Lighting board Operator

Enfield

Member
Joined
Mar 28, 2014
Location
Houston
Hi all, I work for River Pointe Church in Richmond TX and we're looking for a lighting designer who has experience. It can be theatre, concert, or any other venue in which you either programmed, and/or ran lights.

This is a paid position. We would only need you for the weekend, and could potentially turn into something else in the future.
At the start it will be on a rotation, you'll be asked to come in every once in awhile. We are working on expanding, anf will opening another campus in October.

Our board is a Jands Vista L5.
You'll only be running the board, the lights will already be programmed.
If you don't know the board that is ok we will train you.
The training will be paid.

Please let me know if this interests you.
 

NateJanota

Member
Joined
Jan 12, 2016
Location
Orlando, FL
I want to offer a few unsolicited tips for you here, especially as someone who has worked extensively (10 years) in HoW (Houses of Worship) and 9 years outside of it.

1) You're not looking for a lighting designer, so be cautious with your wording. You're looking for a Console Op and a console op only as it appears from your post. Lighting Designers are expected to generate creative throughput and turn that creativity into plots, fixture schedules, and a finalized product. Programmers are expected to know the console intimately and be able to manipulate the console to bring the LD's vision to life. You may even merge the LD and LP together. But here all you want is a button-pusher.
2) Don't offer training to someone if you're looking for someone with experience; you're contradicting yourself. What you want is someone who can operate your console on a level greater than beginner, who can operate self-sufficiently. Don't hunt inexperienced folk, ESPECIALLY if you're paying.
3) Putting lighting techs in a rotation in a HoW environment is slightly foolish. Speaking from experience, I can tell you that unless you provide outstanding communication and continuity between experiences, your lighting techs will butt heads over everything from console layout and customization to the way the console is operated in service.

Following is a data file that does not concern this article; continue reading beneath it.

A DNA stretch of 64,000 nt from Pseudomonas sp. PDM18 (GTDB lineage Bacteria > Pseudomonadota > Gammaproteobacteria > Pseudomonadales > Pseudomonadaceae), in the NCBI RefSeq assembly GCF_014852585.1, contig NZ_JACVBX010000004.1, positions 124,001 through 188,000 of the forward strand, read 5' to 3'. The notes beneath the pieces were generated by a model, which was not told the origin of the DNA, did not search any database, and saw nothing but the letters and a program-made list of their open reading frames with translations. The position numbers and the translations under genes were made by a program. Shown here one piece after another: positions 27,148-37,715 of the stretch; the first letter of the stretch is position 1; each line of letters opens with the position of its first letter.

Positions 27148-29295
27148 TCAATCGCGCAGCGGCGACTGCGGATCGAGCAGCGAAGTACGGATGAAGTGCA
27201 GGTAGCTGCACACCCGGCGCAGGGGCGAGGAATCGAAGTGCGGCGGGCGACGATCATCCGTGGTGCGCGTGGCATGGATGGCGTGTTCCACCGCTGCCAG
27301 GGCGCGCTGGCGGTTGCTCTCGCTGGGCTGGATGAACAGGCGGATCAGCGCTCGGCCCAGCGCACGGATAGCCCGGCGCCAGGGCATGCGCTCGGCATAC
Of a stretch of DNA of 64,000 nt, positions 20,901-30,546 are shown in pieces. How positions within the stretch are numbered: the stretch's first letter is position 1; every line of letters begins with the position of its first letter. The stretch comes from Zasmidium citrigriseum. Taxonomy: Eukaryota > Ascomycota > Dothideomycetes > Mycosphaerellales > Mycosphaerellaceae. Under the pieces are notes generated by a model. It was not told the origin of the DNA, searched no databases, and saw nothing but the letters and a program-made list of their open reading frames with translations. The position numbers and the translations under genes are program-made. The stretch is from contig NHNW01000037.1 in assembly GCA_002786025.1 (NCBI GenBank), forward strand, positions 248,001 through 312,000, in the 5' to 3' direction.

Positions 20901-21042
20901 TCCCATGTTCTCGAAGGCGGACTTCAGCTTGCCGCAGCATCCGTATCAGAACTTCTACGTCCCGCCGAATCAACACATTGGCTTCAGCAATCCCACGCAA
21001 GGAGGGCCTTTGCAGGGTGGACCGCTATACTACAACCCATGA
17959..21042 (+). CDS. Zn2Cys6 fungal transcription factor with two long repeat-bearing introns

The best advice I can give can be summarized as the following:
Don't play the church game. The worst thing you can do is attempt to recruit a non-HoW LD/LP whilst introducing said Tech to Church Bureaucracy and ops. If you're going to recruit, and pay that recruit, then treat your venue and job like a standard gig, and be selective.

That said, good luck on finding someone!
 

BillConnerFASTC

Well-Known Member
Joined
Jan 30, 2010
Location
Clayton NY 13624
I want to offer a few unsolicited tips for you here, especially as someone who has worked extensively (10 years) in HoW (Houses of Worship) and 9 years outside of it.

1) You're not looking for a lighting designer, so be cautious with your wording. You're looking for a Console Op and a console op only as it appears from your post. Lighting Designers are expected to generate creative throughput and turn that creativity into plots, fixture schedules, and a finalized product. Programmers are expected to know the console intimately and be able to manipulate the console to bring the LD's vision to life. You may even merge the LD and LP together. But here all you want is a button-pusher.
2) Don't offer training to someone if you're looking for someone with experience; you're contradicting yourself. What you want is someone who can operate your console on a level greater than beginner, who can operate self-sufficiently. Don't hunt inexperienced folk, ESPECIALLY if you're paying.
3) Putting lighting techs in a rotation in a HoW environment is slightly foolish. Speaking from experience, I can tell you that unless you provide outstanding communication and continuity between experiences, your lighting techs will butt heads over everything from console layout and customization to the way the console is operated in service.